But the Spartan creative spirit is still alive. Our students, faculty, staff and alumni continue to create, and so we have created  CVPA Virtual for sharing it.  

If you've got something to share, please use this submission form. This can include links to existing content on websites, social media, podcasts, etc.  Content needs to be appropriate for all age groups and must be fair use in terms of copyright for public display. 

Our galleries, theatres, and concert halls will re-open -- sometime soon we hope.   But for now, CVPA will keep sharing art at a social distance.

Before social distancing, CVPA alumni gathered at Nick + Stef's in downtown Los Angeles. 
 From left to right:  Angelo Herrera ('19 BFA Theatre), Natalie Abbassi ('13 BFA Art),
Laath Martin ('11 BFA Art), Katie Lambert ('17 BFA Theatre), Valeria Osipova ('11 BFA Art),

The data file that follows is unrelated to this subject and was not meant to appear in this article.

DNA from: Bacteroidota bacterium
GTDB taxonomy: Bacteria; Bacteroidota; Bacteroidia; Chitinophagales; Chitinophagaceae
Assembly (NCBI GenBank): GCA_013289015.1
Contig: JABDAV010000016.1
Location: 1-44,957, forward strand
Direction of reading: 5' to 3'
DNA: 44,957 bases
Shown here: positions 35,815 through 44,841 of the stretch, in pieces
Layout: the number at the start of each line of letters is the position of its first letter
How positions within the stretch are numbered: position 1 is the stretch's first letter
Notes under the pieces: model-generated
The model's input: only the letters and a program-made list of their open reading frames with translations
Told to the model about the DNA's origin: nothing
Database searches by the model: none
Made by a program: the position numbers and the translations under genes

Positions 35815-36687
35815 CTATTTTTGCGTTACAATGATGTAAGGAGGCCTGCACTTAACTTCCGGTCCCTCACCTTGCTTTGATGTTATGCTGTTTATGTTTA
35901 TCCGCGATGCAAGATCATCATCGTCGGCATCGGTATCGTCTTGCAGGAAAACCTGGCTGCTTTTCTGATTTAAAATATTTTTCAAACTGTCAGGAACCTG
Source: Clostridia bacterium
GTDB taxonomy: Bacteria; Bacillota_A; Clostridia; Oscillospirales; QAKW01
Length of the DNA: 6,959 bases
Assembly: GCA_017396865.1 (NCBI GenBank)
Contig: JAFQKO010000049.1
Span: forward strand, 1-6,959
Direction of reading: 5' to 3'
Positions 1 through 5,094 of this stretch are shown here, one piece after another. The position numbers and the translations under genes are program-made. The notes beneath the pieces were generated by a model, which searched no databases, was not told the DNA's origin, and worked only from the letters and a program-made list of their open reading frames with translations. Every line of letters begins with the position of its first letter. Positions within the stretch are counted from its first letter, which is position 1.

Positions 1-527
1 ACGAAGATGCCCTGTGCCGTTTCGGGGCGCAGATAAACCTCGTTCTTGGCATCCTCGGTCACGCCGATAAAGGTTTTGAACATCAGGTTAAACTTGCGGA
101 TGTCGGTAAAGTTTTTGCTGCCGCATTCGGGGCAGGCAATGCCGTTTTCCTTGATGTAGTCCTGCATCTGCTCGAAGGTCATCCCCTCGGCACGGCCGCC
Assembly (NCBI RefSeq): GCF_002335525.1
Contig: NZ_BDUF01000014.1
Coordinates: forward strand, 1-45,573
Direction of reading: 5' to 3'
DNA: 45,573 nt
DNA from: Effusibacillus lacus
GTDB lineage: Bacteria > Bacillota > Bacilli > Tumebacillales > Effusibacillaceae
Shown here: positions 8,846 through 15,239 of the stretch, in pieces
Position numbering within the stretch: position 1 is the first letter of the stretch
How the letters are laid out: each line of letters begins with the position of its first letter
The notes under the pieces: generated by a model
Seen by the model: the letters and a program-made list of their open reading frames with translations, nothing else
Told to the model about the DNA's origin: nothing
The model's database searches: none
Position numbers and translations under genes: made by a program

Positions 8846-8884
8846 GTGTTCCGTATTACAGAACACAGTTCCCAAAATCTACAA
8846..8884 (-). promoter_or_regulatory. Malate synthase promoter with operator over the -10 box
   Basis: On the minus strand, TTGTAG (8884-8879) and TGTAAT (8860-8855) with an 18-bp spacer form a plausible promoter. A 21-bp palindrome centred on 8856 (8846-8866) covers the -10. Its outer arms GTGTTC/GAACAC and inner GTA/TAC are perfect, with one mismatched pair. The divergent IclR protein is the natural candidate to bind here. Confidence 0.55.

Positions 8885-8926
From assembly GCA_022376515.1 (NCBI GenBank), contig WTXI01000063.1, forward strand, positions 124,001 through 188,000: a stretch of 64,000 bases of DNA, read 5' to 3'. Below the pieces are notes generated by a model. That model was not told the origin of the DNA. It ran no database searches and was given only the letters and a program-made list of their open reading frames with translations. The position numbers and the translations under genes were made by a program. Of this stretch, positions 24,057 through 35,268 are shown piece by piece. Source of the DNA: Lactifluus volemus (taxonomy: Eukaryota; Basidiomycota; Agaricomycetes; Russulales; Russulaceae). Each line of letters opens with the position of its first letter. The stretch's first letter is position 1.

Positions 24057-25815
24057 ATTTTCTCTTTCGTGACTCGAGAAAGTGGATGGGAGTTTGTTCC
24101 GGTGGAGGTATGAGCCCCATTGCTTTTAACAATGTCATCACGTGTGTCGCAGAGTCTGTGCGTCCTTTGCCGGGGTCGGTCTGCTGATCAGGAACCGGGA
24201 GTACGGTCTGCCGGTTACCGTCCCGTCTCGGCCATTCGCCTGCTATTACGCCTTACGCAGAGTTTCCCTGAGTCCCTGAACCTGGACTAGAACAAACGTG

Brian O'Sullivan ('07 BFA Theatre), Alex Marshall-Brown ('07 BFA Theatre),
Jenny Greer ('03 BFA Theatre), and Heidi Koling Montague ('04 BFA Theatre)

Alumni Making a Scene on the West Coast

Thomas Mendolia ('12 BFA Theatre) has some advice for students who think they might want to pursue a career in film:

"It's gotta be LA.  This is where it all happens. The deals, the ideations, everything.  You can move to another city once you've made it and can get into the rooms because you're well-known, but if you're just starting out, you have to be here.  Come on out!  There's a pretty extensive group of alumni out here."

He's right about that.  At last count, University records show nearly 150 CVPA alumni living in the greater Los Angeles metro area.  At a recent gathering, about three dozen of them came together to share stories and career leads. 

Mendolia, a narrative film director, says he's loved making movies since childhood.  That interest was further sparked in Michael Flannery's "Acting for the Camera" class when he asked if, in addition to doing his required scene on camera, he could shoot some of the other students' scenes: